Income Taxes, Kansas, and the Mountain State
State legislators are considering the elimination of the personal income tax in the upcoming Spring session. These discussions have sparked a conversation about taxation and why it is essential to a government’s functioning.
Opponents to abolishing the income tax claim that West Virginia would lose 43% of the state budget after the bill’s passage; they cite threats to healthcare, public education, infrastructure, and other social services. While this may be true at first glance, it oversteps the importance of constructing comprehensive public policy.
We cannot abolish taxes overnight because if abolished overnight, then many adversaries’ claims about tax decreases may come to fruition. To formulate a comprehensive plan, it must be incremental and welcome re-evaluation from policy experts and account for state revenue and expenditures. Tax decreases work hand-in-hand with spending limits—we cannot decrease taxes if the purse is not well-maintained.
Cuts to spending are always important, even if a tax cut is not on the table. Consistently increasing expenditures without any true understanding of revenue is reckless. As we have seen with the COVID-19 pandemic, an unexpected change in the economy has left many states unable to balance their budgets and adequately address residents’ needs.
Frequently, adversaries cite the Kansas Tax Plan as enough hard evidence that we should never venture down the road of lowering taxation. Though, the narrative about Kansas isolates the truth from policy discussions and refuses to look at what Kansas did wrong so we can do it right.
In the Kansas Tax Plan’s genesis, the state intended to shrink the income tax incrementally while simultaneously shrinking the budget. Instead, a year after the tax cut plan went into effect, the state welcomed record-breaking general fund spending. Two years after the cut, Kansas faced an economic crisis with extreme drops in farm commodities and oil prices. The combination of liberal expenditure and unpredicted economic decline created a futile background for any chance of tax reform.
Although Kansas reversed the tax bill, other states across the country have shown us that eliminating the state income tax is suitable for business, families, and growth. IRS migration data shows that 3.1 million Americans have been moving to states with no income tax since 2010.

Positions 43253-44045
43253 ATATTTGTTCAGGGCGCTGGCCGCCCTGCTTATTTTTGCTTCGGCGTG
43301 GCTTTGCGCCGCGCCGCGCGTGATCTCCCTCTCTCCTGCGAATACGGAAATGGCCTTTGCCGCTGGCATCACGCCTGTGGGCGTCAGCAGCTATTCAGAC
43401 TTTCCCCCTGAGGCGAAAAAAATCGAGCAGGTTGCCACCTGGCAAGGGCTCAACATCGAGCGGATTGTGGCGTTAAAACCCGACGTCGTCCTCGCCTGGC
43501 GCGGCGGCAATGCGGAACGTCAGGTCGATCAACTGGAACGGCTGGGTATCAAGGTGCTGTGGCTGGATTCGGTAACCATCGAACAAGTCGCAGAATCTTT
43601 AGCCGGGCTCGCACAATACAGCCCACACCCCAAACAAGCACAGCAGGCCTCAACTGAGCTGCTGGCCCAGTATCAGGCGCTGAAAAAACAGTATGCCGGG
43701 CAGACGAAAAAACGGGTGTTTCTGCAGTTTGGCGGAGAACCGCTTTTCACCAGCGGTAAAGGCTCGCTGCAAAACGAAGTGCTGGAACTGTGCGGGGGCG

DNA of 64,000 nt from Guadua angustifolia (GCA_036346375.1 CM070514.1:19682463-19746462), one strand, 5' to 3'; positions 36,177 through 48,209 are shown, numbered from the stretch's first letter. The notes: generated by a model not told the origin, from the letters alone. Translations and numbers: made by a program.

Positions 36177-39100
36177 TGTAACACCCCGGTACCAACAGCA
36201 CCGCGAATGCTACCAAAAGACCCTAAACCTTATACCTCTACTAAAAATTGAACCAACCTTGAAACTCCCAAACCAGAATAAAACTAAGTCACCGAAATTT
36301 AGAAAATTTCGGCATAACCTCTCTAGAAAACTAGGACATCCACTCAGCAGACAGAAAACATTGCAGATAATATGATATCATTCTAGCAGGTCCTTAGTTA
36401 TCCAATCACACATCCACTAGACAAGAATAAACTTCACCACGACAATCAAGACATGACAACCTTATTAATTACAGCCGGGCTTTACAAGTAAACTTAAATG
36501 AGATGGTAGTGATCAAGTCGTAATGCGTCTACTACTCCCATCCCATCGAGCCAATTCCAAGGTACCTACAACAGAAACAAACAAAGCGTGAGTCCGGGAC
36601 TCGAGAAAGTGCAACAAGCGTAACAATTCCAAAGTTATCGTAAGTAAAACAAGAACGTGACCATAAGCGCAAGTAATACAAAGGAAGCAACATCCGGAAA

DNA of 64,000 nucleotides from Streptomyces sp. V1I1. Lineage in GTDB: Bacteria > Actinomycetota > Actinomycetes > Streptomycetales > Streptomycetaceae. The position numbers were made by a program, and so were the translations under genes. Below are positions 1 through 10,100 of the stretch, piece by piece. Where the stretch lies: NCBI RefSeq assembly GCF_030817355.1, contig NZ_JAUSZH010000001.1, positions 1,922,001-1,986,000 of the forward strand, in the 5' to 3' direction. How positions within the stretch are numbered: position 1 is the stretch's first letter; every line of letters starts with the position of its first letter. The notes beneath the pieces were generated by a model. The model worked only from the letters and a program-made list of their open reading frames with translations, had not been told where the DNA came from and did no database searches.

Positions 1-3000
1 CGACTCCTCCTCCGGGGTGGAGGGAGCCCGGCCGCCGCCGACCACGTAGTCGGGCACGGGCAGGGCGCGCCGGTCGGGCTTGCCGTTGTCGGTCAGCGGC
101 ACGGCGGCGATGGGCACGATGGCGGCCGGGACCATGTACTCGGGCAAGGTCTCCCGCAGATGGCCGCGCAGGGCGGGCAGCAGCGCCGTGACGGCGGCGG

North Carolina is one of the many states to reform its tax code. In 2010, North Carolina was considered to be among the worst tax climates, ranking 39th, and had one of the nation’s highest personal income taxes. In 2013, the state implemented the tax reform that became a model for states across the country.
After implementing the tax reform, North Carolina became the 17th best state for business and sits at 15th in 2020. Additionally, the state sales tax remained at 4.75%, and household income grew by 29.5%—higher than the national average.
In 2012, North Carolina’s poverty rate was above 18%. In 2018, the rate lowered to 13th. After the tax plan, spending restraints permitted the legislature to retain more for the state’s Rainy-Day fund breaking a record of $1.9 billion, just in time to respond to Hurricane Florence in 2018.
Change is inherently scary, especially when it involves cutting the budget. Still, it is necessary to change the layout of West Virginia and become a competitive state for the sake of our future. The construction behind any tax reform bill must be long-term and address spending with projected revenue. If not, the plan will fail. Luckily, we have other states, like North Carolina and Kansas, that can guide us on what to do, what not to do, and how to retain success for the future of West Virginia.
Jessica Dobrinsky is a Policy Development Associate with the Cardinal Institute for West Virginia Policy.
 Trabert, Dave, and Danedri Herbert. What Was Really the Matter with the Kansas Tax Plan: The Undoing of a Good Idea. Jameson Books, Inc., 2018.
 Cordato, Dr. Roy. “Tax Reform.” John Locke Foundation, John Locke Foundation, 10 Feb. 2020, www.johnlocke.org/policy-position/tax-reform/.
 Balfour, Brian. “North Carolina’s Economic Decade of Success.” Civitas Institute, 23 Mar. 2020, www.nccivitas.org/2020/north-carolinas-economic-decade-success/.
 “General Fund Monthly Reports.” NC OSC, www.osc.nc.gov/public-information/reports/general-fund-monthly-reports.